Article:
April 15, 2014 turned out to be strange day to hold a concert in Columbus, Ohio. If you were lucky enough to have filed your taxes on time, you still had to contend with weather that went from 70 degrees to snow in 24 hours. Who better to assist with these conditions then the newly Hall of Fame-inducted E Street Band and their fearless leader?
Let’s get the formalities out of the way: Little Steven was not with us tonight, likely shooting a new season of Lilyhammer. Ms. Scialfa was not to be found, either, despite her wonderful return for a week of shows through the last one in Virginia Beach. We were left with 17 other extraordinarily talented musicians, more than enough to get the job done. Steve’s absence moves Nils to stage left with Garry, the latter bearing his new sunglasses look and singing backup more than he has in many years, while the former became an integral part of the show and delivered over and over again, like it was 1985.
Three big surprises of the night: two sign requests, “Blinded by the Light” and the extended ’78 version of “Prove it All Night,” and the main-set-closing “Light of Day.” A staple of previous tours, “Light of Day” rarely comes out these days, but this was a powerful reminder of just what a raucous blast it can be. As High Hopes has given us studio recordings of some previously live-only tracks, “Light of Day” feels worthy of that treatment, too.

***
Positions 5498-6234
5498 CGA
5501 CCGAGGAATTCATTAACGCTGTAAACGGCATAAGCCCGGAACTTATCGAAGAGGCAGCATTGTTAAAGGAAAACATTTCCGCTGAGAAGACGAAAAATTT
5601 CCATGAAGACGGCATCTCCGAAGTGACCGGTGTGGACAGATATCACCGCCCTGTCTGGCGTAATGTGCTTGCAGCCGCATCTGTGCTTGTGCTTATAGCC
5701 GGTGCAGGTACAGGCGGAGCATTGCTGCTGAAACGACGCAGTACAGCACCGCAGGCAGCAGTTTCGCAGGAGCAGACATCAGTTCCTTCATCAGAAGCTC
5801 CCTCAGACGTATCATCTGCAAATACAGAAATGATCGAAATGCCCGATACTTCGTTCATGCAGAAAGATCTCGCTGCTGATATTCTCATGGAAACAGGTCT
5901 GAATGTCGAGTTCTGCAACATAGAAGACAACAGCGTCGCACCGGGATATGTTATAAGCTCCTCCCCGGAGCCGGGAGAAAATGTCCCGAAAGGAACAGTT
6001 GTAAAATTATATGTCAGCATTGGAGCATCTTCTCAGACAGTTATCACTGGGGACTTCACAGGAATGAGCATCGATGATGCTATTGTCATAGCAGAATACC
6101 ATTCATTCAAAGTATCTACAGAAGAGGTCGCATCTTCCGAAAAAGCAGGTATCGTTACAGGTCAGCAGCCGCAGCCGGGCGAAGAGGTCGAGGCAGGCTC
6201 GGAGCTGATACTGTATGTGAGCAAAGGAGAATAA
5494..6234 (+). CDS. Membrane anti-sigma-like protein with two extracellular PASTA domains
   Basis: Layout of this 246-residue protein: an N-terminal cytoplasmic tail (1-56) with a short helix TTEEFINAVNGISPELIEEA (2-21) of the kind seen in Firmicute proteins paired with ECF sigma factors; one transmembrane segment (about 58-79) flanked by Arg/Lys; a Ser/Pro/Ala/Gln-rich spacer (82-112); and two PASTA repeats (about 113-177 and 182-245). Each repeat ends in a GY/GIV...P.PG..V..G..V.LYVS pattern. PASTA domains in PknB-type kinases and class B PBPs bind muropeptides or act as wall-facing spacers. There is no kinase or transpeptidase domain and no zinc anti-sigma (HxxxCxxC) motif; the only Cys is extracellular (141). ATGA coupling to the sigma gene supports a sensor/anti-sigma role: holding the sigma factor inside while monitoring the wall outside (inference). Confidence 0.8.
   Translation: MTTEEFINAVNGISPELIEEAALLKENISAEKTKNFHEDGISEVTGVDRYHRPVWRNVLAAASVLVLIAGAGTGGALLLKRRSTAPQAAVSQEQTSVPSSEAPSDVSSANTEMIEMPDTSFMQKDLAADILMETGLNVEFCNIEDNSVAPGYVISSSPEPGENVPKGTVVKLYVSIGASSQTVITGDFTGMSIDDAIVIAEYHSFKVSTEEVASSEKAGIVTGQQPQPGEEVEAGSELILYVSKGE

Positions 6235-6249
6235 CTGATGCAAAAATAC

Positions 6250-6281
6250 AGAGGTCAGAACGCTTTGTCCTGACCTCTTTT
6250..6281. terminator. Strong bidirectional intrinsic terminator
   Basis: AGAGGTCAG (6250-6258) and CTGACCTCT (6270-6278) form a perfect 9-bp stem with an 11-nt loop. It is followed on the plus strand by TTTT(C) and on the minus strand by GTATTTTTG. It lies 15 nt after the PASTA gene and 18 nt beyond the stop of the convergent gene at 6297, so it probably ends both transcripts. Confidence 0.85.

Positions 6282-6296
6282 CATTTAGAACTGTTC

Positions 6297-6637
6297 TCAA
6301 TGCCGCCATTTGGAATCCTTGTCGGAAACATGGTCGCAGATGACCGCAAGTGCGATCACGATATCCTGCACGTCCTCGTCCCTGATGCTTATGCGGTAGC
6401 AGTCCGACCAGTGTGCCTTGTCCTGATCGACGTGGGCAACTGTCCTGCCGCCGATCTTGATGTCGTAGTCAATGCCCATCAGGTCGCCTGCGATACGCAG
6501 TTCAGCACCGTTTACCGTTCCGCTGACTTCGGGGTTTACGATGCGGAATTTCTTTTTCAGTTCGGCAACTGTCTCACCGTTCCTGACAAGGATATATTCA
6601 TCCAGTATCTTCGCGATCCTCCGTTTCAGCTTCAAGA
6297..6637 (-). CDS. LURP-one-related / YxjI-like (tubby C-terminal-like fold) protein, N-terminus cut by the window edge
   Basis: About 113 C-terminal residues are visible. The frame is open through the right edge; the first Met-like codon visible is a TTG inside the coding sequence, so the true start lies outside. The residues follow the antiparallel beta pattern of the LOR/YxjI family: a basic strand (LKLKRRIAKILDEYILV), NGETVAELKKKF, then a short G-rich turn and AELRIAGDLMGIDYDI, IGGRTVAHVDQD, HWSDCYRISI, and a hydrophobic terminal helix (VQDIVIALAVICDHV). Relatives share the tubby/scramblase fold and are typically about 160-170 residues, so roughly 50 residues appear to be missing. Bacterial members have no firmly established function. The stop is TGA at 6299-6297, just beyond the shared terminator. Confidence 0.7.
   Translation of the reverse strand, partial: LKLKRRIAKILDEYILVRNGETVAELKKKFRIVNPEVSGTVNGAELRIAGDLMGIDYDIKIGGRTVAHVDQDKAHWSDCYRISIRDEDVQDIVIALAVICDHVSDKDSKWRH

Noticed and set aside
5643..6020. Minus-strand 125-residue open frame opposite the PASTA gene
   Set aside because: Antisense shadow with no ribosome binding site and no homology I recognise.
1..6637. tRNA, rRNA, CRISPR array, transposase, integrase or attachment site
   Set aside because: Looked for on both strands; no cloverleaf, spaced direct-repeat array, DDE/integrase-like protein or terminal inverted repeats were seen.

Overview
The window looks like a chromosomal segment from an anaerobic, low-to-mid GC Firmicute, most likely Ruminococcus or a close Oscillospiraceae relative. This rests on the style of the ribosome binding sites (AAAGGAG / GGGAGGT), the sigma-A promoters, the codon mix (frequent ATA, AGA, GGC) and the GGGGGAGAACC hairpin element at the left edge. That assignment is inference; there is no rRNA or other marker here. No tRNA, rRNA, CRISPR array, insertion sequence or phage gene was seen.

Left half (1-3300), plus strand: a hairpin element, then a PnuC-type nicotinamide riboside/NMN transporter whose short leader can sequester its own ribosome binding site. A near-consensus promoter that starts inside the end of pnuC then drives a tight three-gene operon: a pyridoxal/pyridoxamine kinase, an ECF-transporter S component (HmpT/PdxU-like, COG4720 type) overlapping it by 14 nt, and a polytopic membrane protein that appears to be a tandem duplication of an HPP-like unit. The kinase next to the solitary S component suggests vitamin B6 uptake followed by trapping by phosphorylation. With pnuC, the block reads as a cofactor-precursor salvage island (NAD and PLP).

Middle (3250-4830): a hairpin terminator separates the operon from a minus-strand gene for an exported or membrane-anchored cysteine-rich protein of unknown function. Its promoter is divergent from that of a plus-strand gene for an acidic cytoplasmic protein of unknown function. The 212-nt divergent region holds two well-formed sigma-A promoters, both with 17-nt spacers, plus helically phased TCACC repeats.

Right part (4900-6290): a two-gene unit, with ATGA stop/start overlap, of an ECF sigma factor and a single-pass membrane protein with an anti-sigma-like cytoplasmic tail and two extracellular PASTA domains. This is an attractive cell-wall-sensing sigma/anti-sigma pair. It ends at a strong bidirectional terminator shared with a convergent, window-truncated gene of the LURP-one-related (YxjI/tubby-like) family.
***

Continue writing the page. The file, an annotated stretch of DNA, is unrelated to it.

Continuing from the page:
About a third of the way into the show, Bruce poked fun at his infamous 2009 “Hello Ohio” greeting to a Michigan crowd, acknowledging that it hadn’t been his best night. No need for concern, as one fan says: “We’re Ohio — we thought it was hilarious that he called our rivals by our name.” But if Bruce had any lingering guilt over that one, he made up for it tonight, winning over the audience with such secret weapons as the new arrangement of “Johnny 99,” horns ablaze. There were few if any asses in seats.
Along with the rave-ups, there were also moments of weight and intensity: “Trapped,” with an extended intro; “American Skin (41 Shots),” lit up with the power and pathos of part-time E Streeter Tom Morello’s guitar; and a fine “Backstreets” to begin the encore.
A note about two performances that continue to evolve: Cindy Mizelle’s role in “Shackled and Drawn” gets better and better, and if this is possible, so does Morello’s “Tom Joad solo.” Just awesome. Cindy and Curtis King seem more prominent in general these days, perhaps making up for the missing backing vocals of both Steve and Patti.
The requisite group of exhilarated fans, a couple of whom had just graduated high school, adorned the stage for “Dancing in the Dark.” One was sweet enough to greet each and every member of the band personally — one of the nicest moments of a very nice night. Bruce and the band repaid the kindness by getting “Tenth Avenue Freeze-out” just right and wringing out every last drop of energy with “Shout.”
After the band filed off stage, Springsteen took a seat at a small pump organ, closing things out himself with a swirling, magical “Dream Baby Dream” to send everyone out into the unusually cold, snowy night. A strange day in Columbus, but a pretty darn successful E Street Band show — whether you finished your taxes or not.
- Gary Rubin Backstreets.com
Bruce Springsteen must have a different calendar than the rest of us. Although the date on the ticket from Farm Bureau Live @ Virginia Beach said April 12, tonight’s show made it seem like it was August on E Street.